1. People don't come to Stack Overflow for this. A lot of the feedback and user engagement about how they want to use Stack Overflow as a place to learn isn't to be conflated with taking an online class to learn. They want us to teach them and/or be accessible to help them learn. I personally don't think that either goal is tenable, in any short or long term, but I also especially don't think that someone asking a question about their Java application suddenly needs a course about Docker.
  2. This muddies the actual purpose of the site. What is Stack Overflow to upper management, anymore? We haven't received anything clear. So, it feels like this is just something being thrown against the wall with the hope that it'll stick. For some people, they probably won't care; this is out of sight, out of mind, so it's no biggie. For the vast majority of people I know that use Stack Overflow, they do so unauthenticated, so they're unshielded from this advertisement. That'll take their attention away from why they're here in the first place, and I have a slight (and trust me it is very slight) concern that this'll drive them off.
  3. Seriously, what is it that you want to accomplish? Why are we doing this? Do we really want to use Stack Overflow as a platform where people can learn how to code? Or, and perhaps simpler, do these partner companies just want a bigger loudspeaker to amplify their offerings?

I'm already at a point where I don't believe that Stack Overflow is acting with a lot of the interest in the community or mission, so this will be what it is. The only thing that I'm just suggesting is that y'all have to figure out what your identity is, and quick. This isn't the type of ad that I'd care about or find relevant, so your marketing it to me is an abrupt turn away from this.

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  • 35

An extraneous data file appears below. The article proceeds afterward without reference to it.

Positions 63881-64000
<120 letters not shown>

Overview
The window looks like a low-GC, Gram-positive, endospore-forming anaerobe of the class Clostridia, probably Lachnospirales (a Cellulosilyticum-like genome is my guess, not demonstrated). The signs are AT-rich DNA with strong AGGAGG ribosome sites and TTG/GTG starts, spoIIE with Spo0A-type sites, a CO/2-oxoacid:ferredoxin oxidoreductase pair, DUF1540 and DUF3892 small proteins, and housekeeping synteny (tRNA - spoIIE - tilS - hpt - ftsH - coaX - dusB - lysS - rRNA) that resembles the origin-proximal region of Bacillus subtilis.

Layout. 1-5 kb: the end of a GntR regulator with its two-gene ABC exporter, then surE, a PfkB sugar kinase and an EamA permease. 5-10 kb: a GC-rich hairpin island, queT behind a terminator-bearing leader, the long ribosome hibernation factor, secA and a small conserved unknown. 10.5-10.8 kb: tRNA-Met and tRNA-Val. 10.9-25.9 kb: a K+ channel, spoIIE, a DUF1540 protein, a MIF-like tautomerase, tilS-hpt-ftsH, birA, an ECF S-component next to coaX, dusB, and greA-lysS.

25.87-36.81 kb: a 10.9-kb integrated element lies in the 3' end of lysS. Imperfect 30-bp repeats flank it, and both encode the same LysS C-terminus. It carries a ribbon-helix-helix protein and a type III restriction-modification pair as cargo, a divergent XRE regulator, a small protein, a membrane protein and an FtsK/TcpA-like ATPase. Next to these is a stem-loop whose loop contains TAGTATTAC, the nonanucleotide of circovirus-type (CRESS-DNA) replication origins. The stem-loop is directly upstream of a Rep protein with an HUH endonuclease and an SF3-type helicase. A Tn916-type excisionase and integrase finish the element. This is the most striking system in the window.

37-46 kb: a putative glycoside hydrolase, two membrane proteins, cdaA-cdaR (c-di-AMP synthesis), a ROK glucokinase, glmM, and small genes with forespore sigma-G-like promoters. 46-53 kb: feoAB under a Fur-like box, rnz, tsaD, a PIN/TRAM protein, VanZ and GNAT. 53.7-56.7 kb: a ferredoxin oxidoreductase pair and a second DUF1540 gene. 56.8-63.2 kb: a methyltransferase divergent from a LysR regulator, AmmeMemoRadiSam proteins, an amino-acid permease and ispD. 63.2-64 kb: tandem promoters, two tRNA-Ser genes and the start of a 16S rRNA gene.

Ah, yes. The Trust Thermocline. One of the most profound and satisfying things I've ever read on Twitter. (granted, that's a low bar.) Jan 17 at 21:09
  • 25
    At this point... the tour probably needs an update: Ask questions, get answers, no distractions
    – Kevin B
    Jan 17 at 21:37
  • 14
    This project is the conclusion of a fair amount of user research, so I'd caution against saying that the desire/utility aren't there. We've done our research in part because this is a revenue-generating feature, and we hope it will become an important one. But, we will take the time needed to fully evaluate both the efficacy of the ads themselves, and whether they're having any kind of undesirable effects on the community. Any significant negative impact to the community would prompt us to re-evaluate our strategy for this feature, just as we would with any feature.
    – Slate StaffMod
    Jan 17 at 22:20
  • 16
    I've never met someone who wanted to see more advertisements... rather, i've only seen people who wanted the advertisements they were required to see to be more relevant. I think it's fair to assume the latter was the target of the research?
    – Kevin B
    Jan 17 at 22:25
  • 5
    @Slate: In my experience on the site, user research has always yielded dubious results at best with some strongly held conventions about where the site has gone when it comes to Meta. But I'd rather acquiesce than beat that horse again; your numbers have more concreteness than my instincts, after all.
    – Makoto
    Jan 17 at 23:39
  • 68
    Why are you complaining? This is a way to generate revenue that is needed to keep this site running. If this is not the kind of ad you wish others to see, what would you recommend? At least it's related to the topic of Stack Overflow: programming courses. It's not like SO is changing direction. It's just an ad.
    – Dharman Mod
    Jan 18 at 1:11
  • 15